STEVE EMBER: Today the State Department has a program called Rhythm Road. It brings together different forms of music, from jazz and blues to Cajun and hip-hop. The aim is to share American music with the world and improve cross-cultural understanding. State Department official Maura Pally says cultural diplomacy remains extremely important in the world today.
MAURA PALLY: "Cultural diplomacy offers us a unique way to connect with people that we otherwise wouldn't. Art and music in particular transcends religious, political, and language divides in a way that nothing else does. "
Penny von Eschen is a history professor at the University of Michigan. She says cultural diplomacy should be used as a model for international relations.
PENNY VON ESCHEN: "It is a lesson to many countries to open up and have far more cultural exchange and make that a priority for diplomacy. It remains as relevant today as it would have been in the nineteen fifties and sixties."
BARBARA KLEIN: Music remains an important part of American public diplomacy. The newest generation of jazz musicians includes nine-year-old trumpet player Geoffrey Gallante. He started performing when he was five. He is the youngest jazz instrumentalist ever to perform at Washington's Kennedy Center for the Performing Arts and at the White House.
GEOFFREY GALLANTE: "Well, I got to play with the president's own piano player. I did not play for President Bush, because I think he was on a trip to Iraq. It's a cool style of music and I want to keep doing it."
STEVE EMBER: Rene Rivera is an actor who has appeared on TV shows like "Law and Order" and in many films. He is also a theater actor. His most recent play was personal. It followed his journey from poverty in Texas to the theater in New York City and the film world of Hollywood, California.
He performed the one-man play called "The King of the Desert" at a small historic theater in Hollywood. The name of the play came from words he heard from his father. His father told him that their ancestors were the kings and queens of the Olmecs, Toltecs, Mayans, Aztecs and other ancient peoples.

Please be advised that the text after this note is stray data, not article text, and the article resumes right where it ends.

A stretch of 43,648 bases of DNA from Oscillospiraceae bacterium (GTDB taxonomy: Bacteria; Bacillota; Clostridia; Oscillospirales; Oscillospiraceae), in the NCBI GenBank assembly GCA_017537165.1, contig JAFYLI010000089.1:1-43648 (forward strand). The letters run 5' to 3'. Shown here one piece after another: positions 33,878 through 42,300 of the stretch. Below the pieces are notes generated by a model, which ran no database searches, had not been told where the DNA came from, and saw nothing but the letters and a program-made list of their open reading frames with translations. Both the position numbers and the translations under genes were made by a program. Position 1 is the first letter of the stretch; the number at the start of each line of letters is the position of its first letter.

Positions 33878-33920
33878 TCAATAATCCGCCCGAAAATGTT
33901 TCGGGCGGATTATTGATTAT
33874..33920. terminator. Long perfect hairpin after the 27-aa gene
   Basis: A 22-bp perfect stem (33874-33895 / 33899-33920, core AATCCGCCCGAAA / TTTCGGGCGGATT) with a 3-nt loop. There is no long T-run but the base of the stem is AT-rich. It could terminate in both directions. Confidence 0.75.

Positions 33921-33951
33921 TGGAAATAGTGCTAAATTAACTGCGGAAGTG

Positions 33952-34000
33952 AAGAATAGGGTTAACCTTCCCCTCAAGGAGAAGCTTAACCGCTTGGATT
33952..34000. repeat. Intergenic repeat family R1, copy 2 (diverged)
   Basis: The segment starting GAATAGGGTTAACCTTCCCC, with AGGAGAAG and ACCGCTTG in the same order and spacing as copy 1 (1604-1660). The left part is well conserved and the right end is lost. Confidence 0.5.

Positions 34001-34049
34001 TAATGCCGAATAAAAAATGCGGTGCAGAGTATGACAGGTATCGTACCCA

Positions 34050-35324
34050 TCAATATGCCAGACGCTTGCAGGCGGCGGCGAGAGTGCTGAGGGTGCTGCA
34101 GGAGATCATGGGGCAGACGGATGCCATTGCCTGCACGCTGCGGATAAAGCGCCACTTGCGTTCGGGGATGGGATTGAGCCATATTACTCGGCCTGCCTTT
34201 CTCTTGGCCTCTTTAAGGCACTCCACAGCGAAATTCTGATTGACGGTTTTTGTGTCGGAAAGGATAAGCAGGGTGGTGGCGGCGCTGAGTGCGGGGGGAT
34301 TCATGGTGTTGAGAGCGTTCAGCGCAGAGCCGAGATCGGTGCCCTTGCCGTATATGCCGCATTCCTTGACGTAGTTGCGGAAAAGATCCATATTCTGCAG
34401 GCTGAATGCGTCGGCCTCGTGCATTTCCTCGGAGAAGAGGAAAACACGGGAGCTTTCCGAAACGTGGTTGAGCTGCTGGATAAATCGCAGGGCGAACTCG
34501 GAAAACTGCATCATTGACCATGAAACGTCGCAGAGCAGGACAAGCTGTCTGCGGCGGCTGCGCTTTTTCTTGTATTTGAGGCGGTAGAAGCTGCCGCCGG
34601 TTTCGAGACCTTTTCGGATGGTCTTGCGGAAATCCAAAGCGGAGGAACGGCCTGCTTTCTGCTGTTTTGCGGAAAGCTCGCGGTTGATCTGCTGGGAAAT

Here is Rene Rivera playing his father, who is talking to "mijo," or "my son," as a young boy in San Antonio, Texas.
RENE RIVERA: "Tonight you, with your dark skin and foolish tears, you have that blood running in your veins, mijo. Your ancestors were the kings and the queens of the desert."
BARBARA KLEIN: Rene Rivera's wife, Stacey Martino, is a playwright. She wrote "The King of the Desert." She wanted to explore her husband's Latino roots as a family project, as a way to teach their young daughter.
STACEY MARTINO: "Rene really identifies as an American. And I kept saying 'But you're a Mexican American.' I want to understand the Mexican part. So I sat down and I researched a lot about the stories and the legacy of the Mexican culture. And from that, I decided to really write my version of Rene's personal mythology."
STEVE EMBER: The story begins in the barrio, a poor area of San Antonio, Texas where many Latinos live. Rene Rivera says strong family ties and a shared Catholic faith helped people deal with the hard life in their community.
RENE RIVERA: "There's a very poetic beauty in that, in that kind of urban war zone Americana that is not really known, not really talked about, not really seen, and yet it is part of the spine of America."
But he says there was too much alcohol and too little communication. And sometimes there was violence.
RENE RIVERA: "And with that, we hear fireworks. We're thrilled, until we realize it's still daylight and the fireworks are in actuality gunfire. The gangs in our barrio are awake. I lie on the ground covering my head."
BARBARA KLEIN: Rene Rivera found a way out of the barrio through school and theater. He studied at a Catholic university in San Antonio. Then he entered the Juilliard School, the nation's leading training center for the performing arts.
RENE RIVERA: "That fall, I moved to New York, got there on a Greyhound bus, and started living in New York, and started going to school. And it was an amazing, amazing shock and eye-opening experience. It was like going to a different planet. It was beautiful, it was an amazing, a frightening just yet invigorating experience."
STEVE EMBER: In "The King of the Desert" he plays members of his family and other characters. He tells the story of a boy in an immigrant neighborhood that connects two cultures, Mexican and American.
Rene Rivera has performed in many Shakespearean productions. But he says he found "The King of the Desert" more intense. He says experiencing old emotions can be difficult. But the process has helped him better understand where he came from.
BARBARA KLEIN: Our program was based on reporting by Faiza Elmasry, Amra Alirejsovic and Mike O'Sullivan. I'm Barbara Klein.
STEVE EMBER: And I'm Steve Ember. We have a link to a video of the Student Symphonic Orchestra of Fairfax on our website, voaspecialenglish.com. You can also find us on Facebook, Twitter and iTunes at VOA Learning English.
We leave you with the orchestra in a concert recorded at Shenandoah University in Winchester, Virginia. Conductor Matthew Martz is a student there.
Join us again next week for THIS IS AMERICA in VOA Special English.